William was born at his father’s house in Austerfield. He was baptized on 19 March 1589/90 by Rev. Henry Fletcher at St. Helens Church in Austerfield. After his father’s death in 1591, William lived with his grandfather till he too died in 1595. A precocious but somewhat sickly orphan, William was then moved on to live with his uncle Robert in Scrooby, a small village in Nottinghamshire five miles from Austerfield and about 150 miles north of London. Although he had limited opportunity to gain a formal education, he taught himself Dutch, French, Latin, Greek and Hebrew (the latter two in order to read the bible in its original form). At his majority he inherited property in Bentley from his grandfather’s estate and other property from his father’s estate.
By the time he was twelve years old, William was walking a dozen miles to Rev. Richard Clifton’s church every Sunday to attend services. He joined the church and became close friends with William Brewster, which soon led him to become a Separatist from the established Church of England.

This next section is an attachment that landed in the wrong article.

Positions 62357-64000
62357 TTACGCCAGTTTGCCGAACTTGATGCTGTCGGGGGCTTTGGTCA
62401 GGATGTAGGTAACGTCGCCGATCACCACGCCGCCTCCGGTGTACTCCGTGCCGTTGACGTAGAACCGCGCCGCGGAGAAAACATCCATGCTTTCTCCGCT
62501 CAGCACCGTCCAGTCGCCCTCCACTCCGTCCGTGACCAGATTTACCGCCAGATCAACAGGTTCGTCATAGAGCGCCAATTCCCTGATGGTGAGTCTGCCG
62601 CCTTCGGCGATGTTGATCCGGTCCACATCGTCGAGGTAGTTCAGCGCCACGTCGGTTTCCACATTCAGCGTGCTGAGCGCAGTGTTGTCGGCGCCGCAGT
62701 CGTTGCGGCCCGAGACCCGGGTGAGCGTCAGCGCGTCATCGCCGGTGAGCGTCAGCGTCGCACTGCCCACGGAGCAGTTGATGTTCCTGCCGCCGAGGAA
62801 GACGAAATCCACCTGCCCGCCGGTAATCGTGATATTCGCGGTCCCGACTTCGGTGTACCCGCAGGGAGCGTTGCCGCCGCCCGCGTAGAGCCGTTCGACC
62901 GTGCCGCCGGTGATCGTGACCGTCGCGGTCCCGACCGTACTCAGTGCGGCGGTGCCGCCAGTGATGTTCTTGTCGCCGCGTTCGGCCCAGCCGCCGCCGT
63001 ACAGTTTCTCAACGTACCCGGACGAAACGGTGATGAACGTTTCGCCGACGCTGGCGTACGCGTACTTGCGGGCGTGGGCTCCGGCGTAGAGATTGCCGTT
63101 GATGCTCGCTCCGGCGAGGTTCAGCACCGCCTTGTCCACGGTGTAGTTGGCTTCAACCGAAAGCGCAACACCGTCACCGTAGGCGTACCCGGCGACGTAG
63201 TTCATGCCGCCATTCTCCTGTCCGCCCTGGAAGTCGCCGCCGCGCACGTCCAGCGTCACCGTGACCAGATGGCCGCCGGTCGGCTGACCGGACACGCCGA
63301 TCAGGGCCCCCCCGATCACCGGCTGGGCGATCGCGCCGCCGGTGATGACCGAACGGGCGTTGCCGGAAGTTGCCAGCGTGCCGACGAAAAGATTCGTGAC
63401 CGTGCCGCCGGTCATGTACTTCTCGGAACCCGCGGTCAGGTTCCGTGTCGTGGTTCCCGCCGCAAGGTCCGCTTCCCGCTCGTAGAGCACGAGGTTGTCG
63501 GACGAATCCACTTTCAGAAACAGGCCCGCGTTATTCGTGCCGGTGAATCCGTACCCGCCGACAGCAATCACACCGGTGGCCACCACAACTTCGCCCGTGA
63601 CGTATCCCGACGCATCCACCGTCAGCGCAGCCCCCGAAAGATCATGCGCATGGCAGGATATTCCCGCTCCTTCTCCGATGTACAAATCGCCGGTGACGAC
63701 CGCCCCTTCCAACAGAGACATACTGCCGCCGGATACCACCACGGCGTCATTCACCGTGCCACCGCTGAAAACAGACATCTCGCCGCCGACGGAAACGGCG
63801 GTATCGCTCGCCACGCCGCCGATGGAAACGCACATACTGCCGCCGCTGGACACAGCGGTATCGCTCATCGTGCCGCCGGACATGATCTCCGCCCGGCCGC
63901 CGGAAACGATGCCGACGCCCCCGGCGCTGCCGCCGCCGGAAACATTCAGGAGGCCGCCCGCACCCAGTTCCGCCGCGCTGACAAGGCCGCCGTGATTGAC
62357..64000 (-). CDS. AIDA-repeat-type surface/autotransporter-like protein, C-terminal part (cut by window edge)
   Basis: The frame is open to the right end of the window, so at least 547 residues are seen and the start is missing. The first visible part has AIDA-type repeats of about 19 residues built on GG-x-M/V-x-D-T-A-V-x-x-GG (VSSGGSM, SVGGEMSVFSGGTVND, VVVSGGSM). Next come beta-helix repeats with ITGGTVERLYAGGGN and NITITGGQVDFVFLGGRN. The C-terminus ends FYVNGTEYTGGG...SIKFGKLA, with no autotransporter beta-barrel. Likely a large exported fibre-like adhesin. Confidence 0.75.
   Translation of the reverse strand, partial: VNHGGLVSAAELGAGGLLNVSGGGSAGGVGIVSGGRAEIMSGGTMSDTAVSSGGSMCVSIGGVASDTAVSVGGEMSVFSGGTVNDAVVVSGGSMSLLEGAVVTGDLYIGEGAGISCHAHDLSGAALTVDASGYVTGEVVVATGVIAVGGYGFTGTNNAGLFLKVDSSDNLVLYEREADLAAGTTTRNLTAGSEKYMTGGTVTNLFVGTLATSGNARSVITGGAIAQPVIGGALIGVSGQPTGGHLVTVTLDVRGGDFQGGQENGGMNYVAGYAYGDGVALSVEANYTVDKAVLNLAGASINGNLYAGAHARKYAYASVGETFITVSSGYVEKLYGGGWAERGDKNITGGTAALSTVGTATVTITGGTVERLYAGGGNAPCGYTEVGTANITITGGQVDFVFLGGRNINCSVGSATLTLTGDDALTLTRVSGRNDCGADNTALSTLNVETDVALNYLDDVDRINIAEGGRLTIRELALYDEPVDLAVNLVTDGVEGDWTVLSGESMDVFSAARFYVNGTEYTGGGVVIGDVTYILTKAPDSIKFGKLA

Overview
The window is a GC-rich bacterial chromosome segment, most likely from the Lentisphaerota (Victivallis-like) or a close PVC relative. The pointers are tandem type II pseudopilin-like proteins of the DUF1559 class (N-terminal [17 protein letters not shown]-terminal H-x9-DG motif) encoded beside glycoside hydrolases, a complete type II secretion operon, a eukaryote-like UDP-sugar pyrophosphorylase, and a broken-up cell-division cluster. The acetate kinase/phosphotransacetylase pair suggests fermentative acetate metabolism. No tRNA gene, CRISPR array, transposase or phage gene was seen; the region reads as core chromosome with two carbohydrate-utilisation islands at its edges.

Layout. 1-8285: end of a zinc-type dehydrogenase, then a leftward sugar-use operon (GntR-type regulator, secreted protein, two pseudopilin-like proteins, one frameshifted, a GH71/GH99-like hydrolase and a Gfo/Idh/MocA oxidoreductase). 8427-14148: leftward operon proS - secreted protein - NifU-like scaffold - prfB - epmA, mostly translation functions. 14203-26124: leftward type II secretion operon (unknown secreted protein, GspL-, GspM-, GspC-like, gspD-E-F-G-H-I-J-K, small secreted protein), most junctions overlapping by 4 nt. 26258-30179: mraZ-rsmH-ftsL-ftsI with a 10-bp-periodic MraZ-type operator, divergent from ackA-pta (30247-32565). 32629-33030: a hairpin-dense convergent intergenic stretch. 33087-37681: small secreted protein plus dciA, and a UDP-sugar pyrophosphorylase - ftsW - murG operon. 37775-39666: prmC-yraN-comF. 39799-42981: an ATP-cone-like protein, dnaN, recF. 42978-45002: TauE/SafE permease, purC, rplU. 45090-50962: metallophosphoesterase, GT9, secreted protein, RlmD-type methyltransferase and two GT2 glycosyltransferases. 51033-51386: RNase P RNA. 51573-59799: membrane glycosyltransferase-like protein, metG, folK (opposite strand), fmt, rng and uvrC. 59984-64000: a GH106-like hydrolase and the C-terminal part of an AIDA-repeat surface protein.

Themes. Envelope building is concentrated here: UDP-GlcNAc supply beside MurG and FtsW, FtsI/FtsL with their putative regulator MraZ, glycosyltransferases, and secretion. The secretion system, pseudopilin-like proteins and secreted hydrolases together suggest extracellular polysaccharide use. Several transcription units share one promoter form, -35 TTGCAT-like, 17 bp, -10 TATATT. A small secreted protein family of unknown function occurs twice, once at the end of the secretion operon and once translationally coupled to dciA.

The persecution of the Puritans increased over the years and, in 1608, Mr. Clifton’s church resolved “with joint consent, to remove to Holland, where they heard was freedom of religion for all men.” However, they weren’t allowed to go in peace. “The strong arm of the law barred every harbor and vessel against them.” In the Spring of 1609 they nevertheless managed to transport themselves to Amsterdam, South Holland, Netherlands, William among them. Seeing the fate there of Mr. John Smith’s church, they moved again in 1610 to Leyden in South Holland, one of the most beautiful cities in Europe and the home of a large Protestant university, where they made a permanent settlement and the congregation grew to 300.